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Changing light and the careful observer

Continuing to look over some of my recent Siem Reap, Cambodia pictures, I decided it was time to pick up on a theme from an earlier post, “The Yellow Leaf”. I commented in that post, “Time spent appreciating the subtle changes in light and shadow as they fall across the subject is time well spent.” I also noted that, “the camera can pick up such changes more effectively than the human eye sometimes can.“

To illustrate this I’ve compiled the following animated GIF. The camera was mounted on the tripod, all camera settings remained the same. I made 9 images in total taken at intervals of between 30 and 45 seconds, so the sequence covers roughly 5 minutes.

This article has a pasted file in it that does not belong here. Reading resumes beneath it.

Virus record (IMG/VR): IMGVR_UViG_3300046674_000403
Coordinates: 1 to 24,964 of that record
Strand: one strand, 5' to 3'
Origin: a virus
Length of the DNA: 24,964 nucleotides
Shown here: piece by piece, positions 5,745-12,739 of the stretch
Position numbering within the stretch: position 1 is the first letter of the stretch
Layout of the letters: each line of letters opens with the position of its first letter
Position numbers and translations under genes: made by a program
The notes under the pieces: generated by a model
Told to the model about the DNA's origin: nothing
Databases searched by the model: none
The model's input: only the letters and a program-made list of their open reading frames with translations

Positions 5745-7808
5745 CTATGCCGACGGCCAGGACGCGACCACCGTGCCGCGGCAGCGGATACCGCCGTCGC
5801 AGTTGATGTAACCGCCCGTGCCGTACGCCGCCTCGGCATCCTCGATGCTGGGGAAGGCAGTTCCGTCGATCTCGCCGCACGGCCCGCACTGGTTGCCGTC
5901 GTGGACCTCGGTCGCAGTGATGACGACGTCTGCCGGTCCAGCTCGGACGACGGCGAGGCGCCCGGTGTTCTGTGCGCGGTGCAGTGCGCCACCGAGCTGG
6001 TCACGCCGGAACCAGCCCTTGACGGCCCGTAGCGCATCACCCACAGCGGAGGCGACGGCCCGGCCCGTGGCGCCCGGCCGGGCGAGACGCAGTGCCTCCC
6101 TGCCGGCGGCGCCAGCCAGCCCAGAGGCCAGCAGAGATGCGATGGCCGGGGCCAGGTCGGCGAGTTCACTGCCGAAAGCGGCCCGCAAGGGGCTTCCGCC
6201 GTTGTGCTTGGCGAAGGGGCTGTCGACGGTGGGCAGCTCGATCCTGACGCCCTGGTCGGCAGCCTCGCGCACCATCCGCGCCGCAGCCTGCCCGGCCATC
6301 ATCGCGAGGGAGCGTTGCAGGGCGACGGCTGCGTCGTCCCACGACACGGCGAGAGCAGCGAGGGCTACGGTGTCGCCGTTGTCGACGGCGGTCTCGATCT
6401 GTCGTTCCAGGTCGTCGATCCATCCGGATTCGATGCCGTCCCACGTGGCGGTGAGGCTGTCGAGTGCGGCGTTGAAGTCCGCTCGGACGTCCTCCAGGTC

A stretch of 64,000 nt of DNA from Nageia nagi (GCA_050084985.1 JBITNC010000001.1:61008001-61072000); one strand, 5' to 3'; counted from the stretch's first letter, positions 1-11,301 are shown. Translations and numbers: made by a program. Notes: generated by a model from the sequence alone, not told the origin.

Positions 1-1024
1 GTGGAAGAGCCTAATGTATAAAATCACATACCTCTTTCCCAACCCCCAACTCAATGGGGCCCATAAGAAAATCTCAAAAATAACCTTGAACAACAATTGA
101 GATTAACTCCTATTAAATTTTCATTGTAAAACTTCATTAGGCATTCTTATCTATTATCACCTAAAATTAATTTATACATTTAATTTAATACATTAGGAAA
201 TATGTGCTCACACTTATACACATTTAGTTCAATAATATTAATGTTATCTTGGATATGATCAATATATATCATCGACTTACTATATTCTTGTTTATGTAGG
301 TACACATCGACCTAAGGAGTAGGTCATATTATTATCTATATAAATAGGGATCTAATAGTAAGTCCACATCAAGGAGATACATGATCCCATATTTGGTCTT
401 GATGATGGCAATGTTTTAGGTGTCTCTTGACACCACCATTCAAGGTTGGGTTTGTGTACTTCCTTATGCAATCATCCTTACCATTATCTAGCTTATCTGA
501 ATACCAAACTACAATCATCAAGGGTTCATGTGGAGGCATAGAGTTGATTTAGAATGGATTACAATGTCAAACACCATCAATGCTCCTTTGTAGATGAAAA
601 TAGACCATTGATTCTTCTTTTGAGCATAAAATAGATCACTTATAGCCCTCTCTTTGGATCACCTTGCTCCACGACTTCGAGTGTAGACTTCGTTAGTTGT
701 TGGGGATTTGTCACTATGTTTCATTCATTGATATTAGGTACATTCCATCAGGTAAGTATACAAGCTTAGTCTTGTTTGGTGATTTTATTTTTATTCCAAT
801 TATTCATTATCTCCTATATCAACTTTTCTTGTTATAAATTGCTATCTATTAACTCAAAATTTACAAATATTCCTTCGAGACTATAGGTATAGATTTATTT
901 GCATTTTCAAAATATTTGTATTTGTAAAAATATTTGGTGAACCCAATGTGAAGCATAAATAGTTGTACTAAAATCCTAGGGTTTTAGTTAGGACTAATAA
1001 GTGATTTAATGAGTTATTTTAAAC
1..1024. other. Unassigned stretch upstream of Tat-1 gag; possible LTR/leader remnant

5 minutes of changing light at Ta Phrom, Cambodia

5 minutes of changing light at Ta Phrom, Cambodia

The point is that I wasn’t really aware of how much the lighting of the scene was varying until I reviewed the second image on the back of the camera. Flicking between the first and second images in the series indicated a dramatic change. It was only then that I observed the scene more intently and became acutely aware of the changes that were occurring.

We all like to think we understand and appreciate the quality of light we are working with but it’s worth taking the time to really look and study the scene intently. It’s also worth taking multiple shots like this. 9 images, identical composition but 9 very different results!

In the end, I selected the image I felt worked best (had the best light on the face of the apsara) and went to a monochrome processing. Here’s the result:

 Apsara, Ta Phrom in monochrome.

Apsara, Ta Phrom in monochrome.

For more images check out the Cambodia 2018 gallery. ~KD